June 23, 2015
The Garden of Memory is a test of willpower — an immersive experience, more than a concert in the traditional sense. This summer solstice extravaganza, hosted by New Music Bay Area at Oakland's Chapel of the Chimes, features more than 40 performing groups and soloists, playing simultaneously for four hours over the stretch of the entire building and grounds. Choosing to watch one performance, you'll miss another — it's a constant balancing act.
Initiated by pianist Sarah Cahill in 1996, the Garden of Memory takes place in various nooks of the labyrinthine building, which, under the direction of Julia Morgan and other architects, transformed from a streetcar station into the largest above-ground cemetery west of the Mississippi. The abundance of natural light, bountiful floral arrangements, and poetic room names (The Court of Quietude, the Sanctuary of Dawn) imbue each performance space with an air of enchantment.
With so many performers occupying the same (if sprawling) space, some bleeding of sound was inevitable. Yet, most of the performances were remarkably contained; on more than one occasion I turned a corner and suddenly found myself occupying an electronic installation I hadn’t anticipated. Trying to see all of the 42 performances proved daunting, so I took to wandering, letting my ears guide my experience.
This wandering sometimes caused me to miss out. Several hours in, I came across the Garden of Eternal Wisdom, where a visibly-moved crowd listened with rapt attention to the performance of Sicilian multi-instrumentalist and composer Laura Inserra. But I came too late, catching only the final notes of what I’m sure was a magnificent performance.
In the mean time, I was lucky to see Probosci — the impeccable duet of violinist Timba Harris and guitarist Gyan Riley — play a quirky, rhythmically-driven improvisation. Later, I circled back in time to the hear the end of the set, a rousing piece resembling bluegrass.
Then, drawn to the mellifluous string sounds coming from the Palm Garden, I discovered the trio of cellist Dylan Mattingly and violinists Alex Fager and Eli Wirtschafter. These performers were among the youngest of the event and played with unpretentious enthusiasm.
John Bischoff immediately drew me in with his composition Chapel Delay. He invited passersby to play the just-intonation keyboard, creating looping variations on top of rhythmic patterns that triggered bells distributed around the space. Over at Maggi Payne’s installation, I watched as curious toddlers and adults alike experimented with playing the theremin.
I listened as Edward Schocker explained his system of water glasses tuned (with a turkey baster, no less) in pure intervals. He established a rhythmic pulse by striking the sides of the glasses with wooden mallets; then, he began rubbing the glasses’ rims with his fingertips. Simultaneously producing ringing notes with his right hand, he slowly moved his left hand to create guttural droning with the other glass. The room became a temple of celestial minimalism, even as the ROVA Saxophone Quartet honked next door. The room became a temple of celestial minimalism, even as the ROVA Saxophone Quartet honked next door.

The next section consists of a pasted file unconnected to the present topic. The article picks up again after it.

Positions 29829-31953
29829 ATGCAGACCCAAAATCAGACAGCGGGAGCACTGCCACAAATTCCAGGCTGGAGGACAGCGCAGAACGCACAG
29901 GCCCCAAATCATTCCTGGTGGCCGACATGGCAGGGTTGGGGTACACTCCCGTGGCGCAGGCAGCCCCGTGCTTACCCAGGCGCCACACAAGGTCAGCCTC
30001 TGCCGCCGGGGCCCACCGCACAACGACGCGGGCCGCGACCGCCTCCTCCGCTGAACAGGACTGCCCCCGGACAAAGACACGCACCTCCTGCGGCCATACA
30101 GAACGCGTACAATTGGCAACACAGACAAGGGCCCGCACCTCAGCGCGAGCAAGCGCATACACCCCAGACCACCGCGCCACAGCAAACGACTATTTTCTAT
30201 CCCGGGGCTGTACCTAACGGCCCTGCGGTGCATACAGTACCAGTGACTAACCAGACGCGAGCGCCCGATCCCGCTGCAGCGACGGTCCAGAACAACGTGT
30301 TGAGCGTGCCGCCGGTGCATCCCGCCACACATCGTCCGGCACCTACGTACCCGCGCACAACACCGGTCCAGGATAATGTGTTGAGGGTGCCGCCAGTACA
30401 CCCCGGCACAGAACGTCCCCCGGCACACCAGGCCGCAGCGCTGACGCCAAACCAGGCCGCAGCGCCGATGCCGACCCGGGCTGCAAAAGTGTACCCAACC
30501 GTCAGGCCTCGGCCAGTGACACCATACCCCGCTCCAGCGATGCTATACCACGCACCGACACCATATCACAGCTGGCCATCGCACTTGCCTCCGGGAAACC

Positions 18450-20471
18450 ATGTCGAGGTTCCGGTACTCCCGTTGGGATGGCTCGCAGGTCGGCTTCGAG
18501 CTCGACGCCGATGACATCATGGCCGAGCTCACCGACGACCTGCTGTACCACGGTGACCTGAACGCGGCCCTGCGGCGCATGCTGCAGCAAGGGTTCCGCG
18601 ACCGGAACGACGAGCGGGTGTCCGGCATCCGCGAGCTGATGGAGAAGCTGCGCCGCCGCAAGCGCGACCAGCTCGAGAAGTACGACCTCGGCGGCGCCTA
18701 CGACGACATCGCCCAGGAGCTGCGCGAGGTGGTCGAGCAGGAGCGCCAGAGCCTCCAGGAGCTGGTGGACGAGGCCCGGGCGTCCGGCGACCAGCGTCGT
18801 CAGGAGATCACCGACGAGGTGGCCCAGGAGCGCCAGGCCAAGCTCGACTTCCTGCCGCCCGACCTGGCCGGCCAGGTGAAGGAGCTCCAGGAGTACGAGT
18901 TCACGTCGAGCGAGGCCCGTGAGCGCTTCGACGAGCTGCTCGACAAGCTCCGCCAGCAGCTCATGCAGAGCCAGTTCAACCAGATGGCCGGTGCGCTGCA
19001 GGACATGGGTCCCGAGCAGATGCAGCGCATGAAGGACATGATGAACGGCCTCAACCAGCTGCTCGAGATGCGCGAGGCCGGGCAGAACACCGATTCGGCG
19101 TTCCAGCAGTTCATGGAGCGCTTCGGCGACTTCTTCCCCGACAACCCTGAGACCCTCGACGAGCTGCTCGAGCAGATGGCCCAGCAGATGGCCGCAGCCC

Downstairs, the Chimes Chapel provided a more traditional concert setting. I claimed some pew space in order to watch percussionist William Winant’s compelling performance of Frederic Rzewski’s To the Earth.
I wandered by several electronic musicians, who created ambient landscapes that complemented the sonic backgrounds — gurgling fountains, shuffling footsteps — of their environments. Other groups more explicitly combined media, to dizzying effect. Electric guitarist Henry Kaiser played in response to the vibrantly colored paintings of synesthete artist Brandy Gale, and the video art of Bill Hsu accompanied the duet of Kyle Bruckmann (oboe and English horn) and Gino Robair (bowed objects).
Feeling overstimulated, I was grateful to stumble upon the Court of Quietude, where the Cardew Choir was leading a performance of Pauline Oliveros’s The Heart Chant. Forming a circle that could be entered or exited freely, the people sang long tones on “Ah” while placing their right hands over their hearts.
Oliveros’s New Age sentiments are not always to my taste (the score of The Heart Chant includes her characteristic musings: “Can you imagine that the heart energies are joining together for healing yourself and others?”), so I was surprised to feel deeply affected by the singing. But in fact, when the singers’ pitches coalesced into resonant fifths and major chords, I realized that the piece perfectly captured the spirit of the event: people of all ages and walks of life, momentarily coming together to create new musical experiences.
Heading outside to the Pacific Plaza, I walked past the Lightbulb Ensemble, whose refreshingly innovative performances challenge conventional notions of how gamelan music should sound. I paused to hear the Orchestra Nostalgico perform a peppy rendition of Ulla’s dance music from John Morris’ soundtrack to The Producers. Then I was gone — until next year, that is.